Exreme Cuisine – Beans

By / Food / July 19th, 2011 / 1

Why would beans be the subject of an Extreme Cuisine article? They’re fairly common. Everyone has a can or two shoved to the back of their pantry. And, therein lies the issue. Even though beans seem so common, most people hardly ever eat them. Taste or texture might be a turn-off for some people, but I’m willing to bet that what keeps most people away is their … um … musical side effects, shall we say? It that’s what has kept you away, don’t worry. There are lots of ways to enjoy healthful beans without the problems.

Just to be clear, I’m talking about legumes, not green or wax beans (which are equally delicious, but not nearly as problematic). There are all sorts of beans to try — kidney, black, pinto, navy, chickpea, fava, and the list goes on. Each one has its own particular flavour, but they can be easily switched up for a change. Instead of hummus made from chickpeas, try it with fava or kidney beans. Beans are a staple of vegetarian cuisine because they provide a significant source of protein. But, even if you’re a wholehearted carnivore, you should give beans a try. They make an awesome accompaniment to meat whether they’re baked, boiled or sautéed.

Pretty much every kind of bean out there is available canned. That makes preparation a lot easier. Add the beans at the end of the cooking process to ensure that they don’t get mushy. If you have some time, buy the dried version. They do taste better in the end, and you can control the sodium level, too. Most beans have a toxic element to them that needs to be boiled away. The best way to remove that toxicity and the gas-producing sugars is to follow a couple of important steps. First, soak the beans over night in enough water to cover them completely, generally about five times the amount of beans you have. The next morning, rinse them. Place them in a large pot and cover them once again with cold water. Bring to a boil, and let the beans cook for 10 minutes. Reduce the heat, add a bay leaf and allow the beans to simmer away for a couple of hours. When cooked the beans should still have a slight firmness to them. Sometimes, I’ll cook them again after that initial two hours in a more flavourful sauce. Even after a third hour of cooking, I find the beans are still perfectly al dente.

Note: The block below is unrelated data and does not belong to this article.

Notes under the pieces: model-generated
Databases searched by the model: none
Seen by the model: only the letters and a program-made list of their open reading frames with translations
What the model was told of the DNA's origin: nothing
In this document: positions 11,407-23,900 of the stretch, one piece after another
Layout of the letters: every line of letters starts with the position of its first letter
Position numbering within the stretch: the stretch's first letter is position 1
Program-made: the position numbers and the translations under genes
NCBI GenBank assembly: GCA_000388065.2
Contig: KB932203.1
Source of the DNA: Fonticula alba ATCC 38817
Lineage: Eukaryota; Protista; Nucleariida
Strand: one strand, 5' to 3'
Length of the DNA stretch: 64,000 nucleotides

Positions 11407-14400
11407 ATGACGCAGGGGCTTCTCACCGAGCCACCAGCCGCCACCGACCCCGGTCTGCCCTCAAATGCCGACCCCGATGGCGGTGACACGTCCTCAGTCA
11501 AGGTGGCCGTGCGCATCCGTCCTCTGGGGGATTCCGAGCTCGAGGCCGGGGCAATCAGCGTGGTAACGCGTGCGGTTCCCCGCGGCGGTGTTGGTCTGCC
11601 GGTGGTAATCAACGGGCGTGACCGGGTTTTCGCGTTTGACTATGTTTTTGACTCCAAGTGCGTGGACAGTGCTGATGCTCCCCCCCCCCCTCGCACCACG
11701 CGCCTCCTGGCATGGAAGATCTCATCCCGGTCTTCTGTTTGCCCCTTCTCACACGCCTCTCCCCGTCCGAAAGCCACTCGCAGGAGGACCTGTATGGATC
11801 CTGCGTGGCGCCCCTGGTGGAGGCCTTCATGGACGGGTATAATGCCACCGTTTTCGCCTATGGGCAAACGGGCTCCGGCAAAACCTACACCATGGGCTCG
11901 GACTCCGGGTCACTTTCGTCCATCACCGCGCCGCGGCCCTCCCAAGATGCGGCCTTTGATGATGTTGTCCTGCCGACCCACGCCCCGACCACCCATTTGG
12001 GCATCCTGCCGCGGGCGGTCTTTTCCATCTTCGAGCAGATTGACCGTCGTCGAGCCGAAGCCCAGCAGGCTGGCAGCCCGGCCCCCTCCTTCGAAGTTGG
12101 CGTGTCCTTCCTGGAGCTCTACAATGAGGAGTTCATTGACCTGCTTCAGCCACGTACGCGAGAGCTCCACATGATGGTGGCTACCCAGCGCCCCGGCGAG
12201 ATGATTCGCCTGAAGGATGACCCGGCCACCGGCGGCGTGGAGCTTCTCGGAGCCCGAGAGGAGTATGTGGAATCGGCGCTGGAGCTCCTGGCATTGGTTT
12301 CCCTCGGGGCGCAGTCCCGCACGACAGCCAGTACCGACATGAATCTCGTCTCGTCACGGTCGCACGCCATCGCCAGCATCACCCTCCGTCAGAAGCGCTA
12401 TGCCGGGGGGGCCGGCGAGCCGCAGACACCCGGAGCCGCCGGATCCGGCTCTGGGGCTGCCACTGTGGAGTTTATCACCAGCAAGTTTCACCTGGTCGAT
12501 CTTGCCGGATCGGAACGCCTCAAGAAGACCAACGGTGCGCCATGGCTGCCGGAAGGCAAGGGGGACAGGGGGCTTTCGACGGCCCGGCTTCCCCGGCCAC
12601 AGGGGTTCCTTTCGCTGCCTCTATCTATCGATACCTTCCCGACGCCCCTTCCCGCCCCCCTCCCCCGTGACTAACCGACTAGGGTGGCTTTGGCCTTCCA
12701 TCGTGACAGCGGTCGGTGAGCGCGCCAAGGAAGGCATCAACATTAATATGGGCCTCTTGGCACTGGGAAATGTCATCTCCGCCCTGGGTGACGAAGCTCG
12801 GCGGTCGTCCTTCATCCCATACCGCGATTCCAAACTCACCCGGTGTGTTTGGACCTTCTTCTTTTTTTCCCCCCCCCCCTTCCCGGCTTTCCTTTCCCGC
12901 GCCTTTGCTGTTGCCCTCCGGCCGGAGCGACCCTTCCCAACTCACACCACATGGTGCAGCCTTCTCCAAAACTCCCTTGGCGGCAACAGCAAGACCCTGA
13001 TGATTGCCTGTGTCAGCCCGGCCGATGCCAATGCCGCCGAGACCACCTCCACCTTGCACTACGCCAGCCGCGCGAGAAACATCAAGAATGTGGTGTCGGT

Try this.

Three Layer Kidney Bean Dip

Serves 6

2 tsp olive oil
1 clove garlic, minced
2 oz prosciutto, chopped
1 Tbsp red wine vinegar
1 can (15-1/2 oz) kidney beans, drained (reserve 1/4 cup liquid)
1 Tbsp fresh basil, minced
1/8 tsp pepper
1 jar (7 oz) prepared antipasto (choose your favourite)
1 cup (4 oz) provolone cheese, shredded
1/4 small red onion, thinly sliced
1/2 cup fresh basil, sliced for garnish
1 baguette, thinly sliced

1. In a large frying pan set over medium heat, combine oil, garlic and prosciutto. Cook, stirring often, until prosciuto is crisp, about 4 minutes; stir in vinegar. Let cool.

2. In a large boil, mash beans to desired consistency. Stir in reserved bean liquid, prosciutto, minced basil and pepper. Spread mixture into an 8-inch diameter platter. Distribute antipasto overtop the beans, then scatter with cheese, onions and sliced basil.

Serve with baguette slices and a glass of Montepulciano d’Abruzzo.


Rosemary Mantini has always loved words. When she isn't working as the Associate Editor at Tidings Magazine, she's helping others achieve their writing dreams, and sometimes she even relaxes with a good book and a glass of wine.

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